Servicio de Información Comunitario sobre Investigación y Desarrollo - CORDIS

Soundscape studies

The soundscape studies of the RANCH-project consist of three complementary parts of research. The first part refers to new attempts to map children's acoustic exposures over the 24 hours (at school and at home) as well as to assess comparatively children and parents' perceived soundscapes. The second part refers to new attempts to assess children's opportunities for psychological restoration at home, under the assumption that the availability of acoustically restorative sub-environments may constitute a protective or supportive factor. The third part refers to a children's health evaluation model in which children's general health is modelled as a function of acoustic exposures at school and at home with annoyance to road-traffic and aircraft noise as intervening variables and psychological restoration, sleep quality and parental social support as modifying protective factors.

In the first part of research, children's and adult's 24 hour acoustic soundscapes were mapped by sound recordings, indoors and outdoors, at homes and schools. Two laboratory experiments were conducted (UK and Sweden), in which children and adults assessed loudness and pleasantness of soundscapes. The UK study focused on soundscapes dominated by aircraft and road traffic noise at school, and the Swedish study on soundscapes dominated by road traffic noise at home. It was found that children are as skilled as their parents in assessing the loudness of sounds and in judging the unpleasantness of soundscapes. This supports the validity of annoyance responses in children, i.e., children are as able as adults to judge and respond to noise. Moreover, children from a wide-range of aircraft noise exposures did not differ in their judgements of soundscapes. This means that children respond to noise in the same way regardless of their level of chronic noise exposure. For both children and adults, the relationship between unpleasantness and sound level of soundscapes were clearly weaker than the corresponding relationship for loudness. Thus, conventional acoustical measures based on A-weighted sound level constitute a model that cannot handle the pleasantness-unpleasantness dimension of soundscapes.

In the second part of research, a psychometrically robust tool was developed: the Children's Psychological Restoration Scale (CPRS). The CPRS measures school children's opportunities for psychological restoration in the home environment. The CPRS was included in the core questionnaire study of the RANCH project. It was found that children "high" in psychological restoration reported systematically less aircraft and road-traffic noise annoyance both at school and at home. Children "low" in psychological restoration did not show such distinct effects on annoyance. The CPRS findings support the hypothesis that psychological restoration (based on a "restorative" home environment) would avert attention from environmental stressors (e.g., noise), or conversely direct attention to "restorative" qualities of the environment. Thus, psychological restoration in the home environment may protect against adverse noise reactions by promoting children's well being.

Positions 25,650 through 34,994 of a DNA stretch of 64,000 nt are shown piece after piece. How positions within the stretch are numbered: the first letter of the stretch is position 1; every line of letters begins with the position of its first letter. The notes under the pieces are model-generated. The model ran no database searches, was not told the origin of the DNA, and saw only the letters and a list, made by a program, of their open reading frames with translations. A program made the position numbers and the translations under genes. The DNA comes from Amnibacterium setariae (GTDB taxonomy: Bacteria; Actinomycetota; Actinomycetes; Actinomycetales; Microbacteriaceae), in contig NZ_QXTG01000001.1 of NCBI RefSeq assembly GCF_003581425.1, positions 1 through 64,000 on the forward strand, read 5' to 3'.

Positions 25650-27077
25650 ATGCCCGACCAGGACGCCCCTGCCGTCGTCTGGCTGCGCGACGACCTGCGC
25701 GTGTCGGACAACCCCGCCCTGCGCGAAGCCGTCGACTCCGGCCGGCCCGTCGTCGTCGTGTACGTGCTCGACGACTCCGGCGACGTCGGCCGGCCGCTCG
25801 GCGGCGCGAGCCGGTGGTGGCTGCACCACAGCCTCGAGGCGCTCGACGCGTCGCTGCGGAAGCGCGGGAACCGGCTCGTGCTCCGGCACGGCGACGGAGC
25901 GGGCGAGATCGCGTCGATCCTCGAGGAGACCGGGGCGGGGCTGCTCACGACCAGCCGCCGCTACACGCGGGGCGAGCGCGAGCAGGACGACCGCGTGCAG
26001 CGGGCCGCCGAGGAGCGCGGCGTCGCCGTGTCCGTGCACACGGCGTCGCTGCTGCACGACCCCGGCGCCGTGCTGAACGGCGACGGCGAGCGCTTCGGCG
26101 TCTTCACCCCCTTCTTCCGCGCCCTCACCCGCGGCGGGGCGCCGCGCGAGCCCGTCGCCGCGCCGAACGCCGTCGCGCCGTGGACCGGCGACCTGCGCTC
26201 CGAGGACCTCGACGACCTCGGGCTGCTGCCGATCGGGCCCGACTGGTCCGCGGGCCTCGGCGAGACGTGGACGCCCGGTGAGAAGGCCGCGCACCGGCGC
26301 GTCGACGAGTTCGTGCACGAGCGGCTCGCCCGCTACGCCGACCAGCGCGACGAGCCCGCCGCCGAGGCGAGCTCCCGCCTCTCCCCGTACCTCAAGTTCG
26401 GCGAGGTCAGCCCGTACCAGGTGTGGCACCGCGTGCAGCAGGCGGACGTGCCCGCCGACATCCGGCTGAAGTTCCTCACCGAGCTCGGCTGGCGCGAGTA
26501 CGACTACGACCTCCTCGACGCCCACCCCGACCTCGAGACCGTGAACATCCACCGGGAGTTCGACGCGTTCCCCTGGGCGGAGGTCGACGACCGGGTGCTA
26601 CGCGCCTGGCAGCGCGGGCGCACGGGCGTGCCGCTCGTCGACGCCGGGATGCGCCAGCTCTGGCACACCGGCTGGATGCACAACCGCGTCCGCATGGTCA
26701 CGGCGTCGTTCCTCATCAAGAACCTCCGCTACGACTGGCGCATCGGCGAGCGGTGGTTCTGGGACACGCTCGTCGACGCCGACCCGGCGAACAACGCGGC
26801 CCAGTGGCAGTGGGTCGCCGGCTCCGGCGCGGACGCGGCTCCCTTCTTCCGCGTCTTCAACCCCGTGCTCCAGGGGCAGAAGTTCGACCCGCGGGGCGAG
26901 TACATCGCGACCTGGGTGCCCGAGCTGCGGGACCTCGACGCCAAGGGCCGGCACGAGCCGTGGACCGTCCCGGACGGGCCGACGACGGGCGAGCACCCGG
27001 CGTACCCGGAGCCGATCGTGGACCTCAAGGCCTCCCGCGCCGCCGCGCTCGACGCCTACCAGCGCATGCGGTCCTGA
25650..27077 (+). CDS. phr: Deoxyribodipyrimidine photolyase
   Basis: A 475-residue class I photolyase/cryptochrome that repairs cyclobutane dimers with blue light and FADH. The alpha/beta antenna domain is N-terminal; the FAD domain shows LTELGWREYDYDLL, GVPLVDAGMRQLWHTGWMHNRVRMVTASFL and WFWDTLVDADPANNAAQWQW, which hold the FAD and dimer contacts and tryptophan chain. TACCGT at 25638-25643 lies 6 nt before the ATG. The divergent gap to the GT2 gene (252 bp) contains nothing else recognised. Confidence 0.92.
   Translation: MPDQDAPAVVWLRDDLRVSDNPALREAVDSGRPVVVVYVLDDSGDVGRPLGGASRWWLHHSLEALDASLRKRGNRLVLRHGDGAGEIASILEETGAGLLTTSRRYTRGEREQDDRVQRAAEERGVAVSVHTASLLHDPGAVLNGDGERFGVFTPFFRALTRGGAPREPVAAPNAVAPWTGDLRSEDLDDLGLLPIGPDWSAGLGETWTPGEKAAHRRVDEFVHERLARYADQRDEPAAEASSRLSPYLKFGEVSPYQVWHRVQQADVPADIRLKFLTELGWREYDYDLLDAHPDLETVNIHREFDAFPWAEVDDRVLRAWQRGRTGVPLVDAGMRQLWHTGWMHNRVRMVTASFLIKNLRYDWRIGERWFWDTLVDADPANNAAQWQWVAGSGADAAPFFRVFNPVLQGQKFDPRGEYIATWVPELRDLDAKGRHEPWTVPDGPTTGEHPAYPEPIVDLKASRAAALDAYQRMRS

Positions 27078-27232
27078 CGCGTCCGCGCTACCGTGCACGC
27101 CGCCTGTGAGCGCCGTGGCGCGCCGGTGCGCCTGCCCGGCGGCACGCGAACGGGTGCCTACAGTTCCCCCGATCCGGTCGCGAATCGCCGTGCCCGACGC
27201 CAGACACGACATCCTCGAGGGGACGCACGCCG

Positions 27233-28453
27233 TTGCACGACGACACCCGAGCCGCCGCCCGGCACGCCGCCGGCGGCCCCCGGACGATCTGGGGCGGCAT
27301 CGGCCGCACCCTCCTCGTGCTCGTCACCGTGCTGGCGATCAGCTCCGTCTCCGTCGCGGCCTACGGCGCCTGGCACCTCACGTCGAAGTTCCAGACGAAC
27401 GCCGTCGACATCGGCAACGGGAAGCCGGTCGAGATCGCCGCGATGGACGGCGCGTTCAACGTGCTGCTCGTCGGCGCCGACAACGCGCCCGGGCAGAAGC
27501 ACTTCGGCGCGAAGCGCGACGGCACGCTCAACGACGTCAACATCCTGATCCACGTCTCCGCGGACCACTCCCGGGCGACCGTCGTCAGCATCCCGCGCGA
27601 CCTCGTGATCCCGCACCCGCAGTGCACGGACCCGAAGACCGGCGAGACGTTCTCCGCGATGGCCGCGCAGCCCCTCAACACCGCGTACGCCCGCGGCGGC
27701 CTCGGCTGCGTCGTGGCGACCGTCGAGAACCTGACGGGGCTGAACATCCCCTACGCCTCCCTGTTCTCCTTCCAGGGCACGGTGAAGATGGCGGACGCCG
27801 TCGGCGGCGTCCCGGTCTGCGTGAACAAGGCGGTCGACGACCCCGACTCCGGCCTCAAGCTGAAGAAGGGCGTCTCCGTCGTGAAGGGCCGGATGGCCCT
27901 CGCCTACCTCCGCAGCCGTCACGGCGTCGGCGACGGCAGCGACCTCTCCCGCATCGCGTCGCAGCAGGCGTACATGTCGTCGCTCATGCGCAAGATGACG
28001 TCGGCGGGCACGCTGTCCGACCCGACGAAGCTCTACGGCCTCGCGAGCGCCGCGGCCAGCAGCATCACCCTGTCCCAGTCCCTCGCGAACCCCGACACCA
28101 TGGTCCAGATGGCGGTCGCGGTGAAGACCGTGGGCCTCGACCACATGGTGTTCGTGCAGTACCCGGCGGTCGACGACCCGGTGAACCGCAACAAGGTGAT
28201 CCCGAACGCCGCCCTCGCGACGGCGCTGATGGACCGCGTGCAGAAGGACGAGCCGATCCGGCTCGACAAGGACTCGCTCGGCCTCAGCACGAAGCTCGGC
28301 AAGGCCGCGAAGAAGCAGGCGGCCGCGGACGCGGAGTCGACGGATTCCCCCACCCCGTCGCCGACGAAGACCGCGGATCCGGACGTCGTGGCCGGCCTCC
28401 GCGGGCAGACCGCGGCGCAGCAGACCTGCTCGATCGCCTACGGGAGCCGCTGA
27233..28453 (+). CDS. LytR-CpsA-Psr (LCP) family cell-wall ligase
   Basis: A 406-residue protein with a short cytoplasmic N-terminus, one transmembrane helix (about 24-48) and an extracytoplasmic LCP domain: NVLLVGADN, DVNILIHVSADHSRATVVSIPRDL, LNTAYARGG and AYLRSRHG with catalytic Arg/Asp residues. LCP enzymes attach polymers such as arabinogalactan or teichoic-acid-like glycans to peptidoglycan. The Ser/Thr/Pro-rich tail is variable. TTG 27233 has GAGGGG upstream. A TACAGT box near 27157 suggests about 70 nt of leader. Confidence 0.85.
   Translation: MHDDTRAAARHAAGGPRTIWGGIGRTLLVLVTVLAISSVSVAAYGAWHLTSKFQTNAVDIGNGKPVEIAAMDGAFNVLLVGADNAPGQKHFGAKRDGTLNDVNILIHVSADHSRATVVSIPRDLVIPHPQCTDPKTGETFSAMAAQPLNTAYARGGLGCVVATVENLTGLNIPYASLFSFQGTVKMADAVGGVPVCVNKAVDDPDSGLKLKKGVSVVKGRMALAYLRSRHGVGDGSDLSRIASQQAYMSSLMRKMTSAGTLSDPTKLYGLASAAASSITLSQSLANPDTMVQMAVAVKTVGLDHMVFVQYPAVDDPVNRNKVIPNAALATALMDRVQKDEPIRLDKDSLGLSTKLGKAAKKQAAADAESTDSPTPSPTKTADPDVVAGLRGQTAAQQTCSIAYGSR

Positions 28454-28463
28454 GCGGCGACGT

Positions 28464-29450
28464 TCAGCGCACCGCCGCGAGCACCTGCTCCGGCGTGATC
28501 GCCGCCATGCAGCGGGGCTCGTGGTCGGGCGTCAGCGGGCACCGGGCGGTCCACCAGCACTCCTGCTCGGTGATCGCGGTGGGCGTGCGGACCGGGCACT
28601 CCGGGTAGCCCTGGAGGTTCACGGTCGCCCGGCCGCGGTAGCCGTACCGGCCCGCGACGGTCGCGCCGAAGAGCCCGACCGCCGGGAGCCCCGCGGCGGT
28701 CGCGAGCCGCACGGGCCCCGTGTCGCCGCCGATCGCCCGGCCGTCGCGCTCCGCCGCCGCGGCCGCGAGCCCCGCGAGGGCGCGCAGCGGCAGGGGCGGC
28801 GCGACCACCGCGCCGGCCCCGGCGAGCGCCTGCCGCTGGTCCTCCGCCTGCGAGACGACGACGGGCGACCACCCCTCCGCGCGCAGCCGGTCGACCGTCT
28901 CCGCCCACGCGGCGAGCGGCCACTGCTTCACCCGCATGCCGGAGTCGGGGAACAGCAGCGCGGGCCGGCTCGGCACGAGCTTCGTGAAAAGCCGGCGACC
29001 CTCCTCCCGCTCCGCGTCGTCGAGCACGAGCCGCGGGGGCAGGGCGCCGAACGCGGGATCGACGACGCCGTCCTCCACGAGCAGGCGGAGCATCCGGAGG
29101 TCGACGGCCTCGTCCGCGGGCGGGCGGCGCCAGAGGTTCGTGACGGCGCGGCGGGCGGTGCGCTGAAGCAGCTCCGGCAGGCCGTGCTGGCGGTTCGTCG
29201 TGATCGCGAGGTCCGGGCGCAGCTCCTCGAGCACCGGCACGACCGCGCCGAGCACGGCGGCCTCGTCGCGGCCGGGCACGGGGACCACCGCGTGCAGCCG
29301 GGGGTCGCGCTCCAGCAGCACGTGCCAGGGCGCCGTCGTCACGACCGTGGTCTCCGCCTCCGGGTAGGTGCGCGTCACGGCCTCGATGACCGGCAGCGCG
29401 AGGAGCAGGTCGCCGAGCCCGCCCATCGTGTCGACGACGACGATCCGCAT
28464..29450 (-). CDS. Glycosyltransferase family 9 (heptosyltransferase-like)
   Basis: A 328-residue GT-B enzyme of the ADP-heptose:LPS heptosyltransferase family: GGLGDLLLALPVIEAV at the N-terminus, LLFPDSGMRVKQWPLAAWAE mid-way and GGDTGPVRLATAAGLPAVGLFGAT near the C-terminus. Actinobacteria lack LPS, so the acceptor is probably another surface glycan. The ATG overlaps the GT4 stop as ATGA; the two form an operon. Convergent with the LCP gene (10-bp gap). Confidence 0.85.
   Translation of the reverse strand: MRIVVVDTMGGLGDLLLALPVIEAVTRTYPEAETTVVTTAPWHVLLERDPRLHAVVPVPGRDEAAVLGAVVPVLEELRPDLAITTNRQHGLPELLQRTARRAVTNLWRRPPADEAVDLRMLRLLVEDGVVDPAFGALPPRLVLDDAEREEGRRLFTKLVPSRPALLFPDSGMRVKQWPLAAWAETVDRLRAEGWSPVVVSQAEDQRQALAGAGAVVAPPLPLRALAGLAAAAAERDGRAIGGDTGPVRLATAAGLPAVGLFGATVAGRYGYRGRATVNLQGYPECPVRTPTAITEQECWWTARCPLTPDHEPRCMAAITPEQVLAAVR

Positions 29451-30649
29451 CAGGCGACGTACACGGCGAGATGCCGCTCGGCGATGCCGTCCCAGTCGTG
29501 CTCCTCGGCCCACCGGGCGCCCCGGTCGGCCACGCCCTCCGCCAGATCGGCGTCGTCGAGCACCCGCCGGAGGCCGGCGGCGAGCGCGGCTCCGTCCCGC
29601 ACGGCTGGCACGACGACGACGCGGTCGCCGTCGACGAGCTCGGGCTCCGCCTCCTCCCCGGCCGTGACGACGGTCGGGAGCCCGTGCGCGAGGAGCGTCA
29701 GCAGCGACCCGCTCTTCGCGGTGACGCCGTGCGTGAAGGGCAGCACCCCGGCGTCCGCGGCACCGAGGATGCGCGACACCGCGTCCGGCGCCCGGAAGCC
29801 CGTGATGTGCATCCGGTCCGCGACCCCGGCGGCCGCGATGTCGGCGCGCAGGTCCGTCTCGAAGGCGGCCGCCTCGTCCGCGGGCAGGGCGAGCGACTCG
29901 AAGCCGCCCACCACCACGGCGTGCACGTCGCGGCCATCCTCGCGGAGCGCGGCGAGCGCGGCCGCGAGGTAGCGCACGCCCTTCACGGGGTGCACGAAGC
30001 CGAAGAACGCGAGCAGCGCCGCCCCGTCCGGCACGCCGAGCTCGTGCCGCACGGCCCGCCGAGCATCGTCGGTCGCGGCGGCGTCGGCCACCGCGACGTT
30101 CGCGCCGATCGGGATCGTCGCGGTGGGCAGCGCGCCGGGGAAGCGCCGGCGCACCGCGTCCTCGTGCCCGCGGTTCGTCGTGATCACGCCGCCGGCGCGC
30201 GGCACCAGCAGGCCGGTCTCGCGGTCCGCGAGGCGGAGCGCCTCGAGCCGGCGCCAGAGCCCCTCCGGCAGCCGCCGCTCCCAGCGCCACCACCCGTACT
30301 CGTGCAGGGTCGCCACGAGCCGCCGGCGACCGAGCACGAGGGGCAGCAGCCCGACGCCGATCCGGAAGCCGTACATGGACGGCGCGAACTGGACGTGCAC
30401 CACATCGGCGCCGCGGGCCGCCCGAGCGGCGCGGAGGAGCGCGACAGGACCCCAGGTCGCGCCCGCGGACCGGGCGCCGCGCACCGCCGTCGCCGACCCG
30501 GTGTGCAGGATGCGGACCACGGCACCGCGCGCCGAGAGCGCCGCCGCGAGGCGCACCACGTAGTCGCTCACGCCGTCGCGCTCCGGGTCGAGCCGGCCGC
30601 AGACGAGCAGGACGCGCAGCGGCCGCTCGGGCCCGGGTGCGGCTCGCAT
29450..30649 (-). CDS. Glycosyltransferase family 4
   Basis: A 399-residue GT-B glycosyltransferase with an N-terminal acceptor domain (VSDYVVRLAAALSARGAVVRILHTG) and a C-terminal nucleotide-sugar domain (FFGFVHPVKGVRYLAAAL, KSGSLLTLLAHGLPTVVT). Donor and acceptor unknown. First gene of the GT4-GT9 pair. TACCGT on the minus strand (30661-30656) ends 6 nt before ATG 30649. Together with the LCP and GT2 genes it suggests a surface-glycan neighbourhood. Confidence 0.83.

In the third part of research, a health evaluation model for children was developed and tested at a pan-European level, in order to identify potential harmful and protective influences on children's health and development. This model included assessing children's opportunities for psychological restoration when living in noise dominated soundscapes. The psychological restoration questionnaire was part of the airport field studies and the Swedish road traffic noise study. It was found that children's psychological restoration combined with adult social support may serve as protective factors for reducing children's self-reported annoyance at school and at home as well as their sleep disturbance associated with road traffic.

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Department of Psychology, Gosta Ekman Laboratory for Sensory Research, Frescati Hagvag 9
106 91 Stockhom
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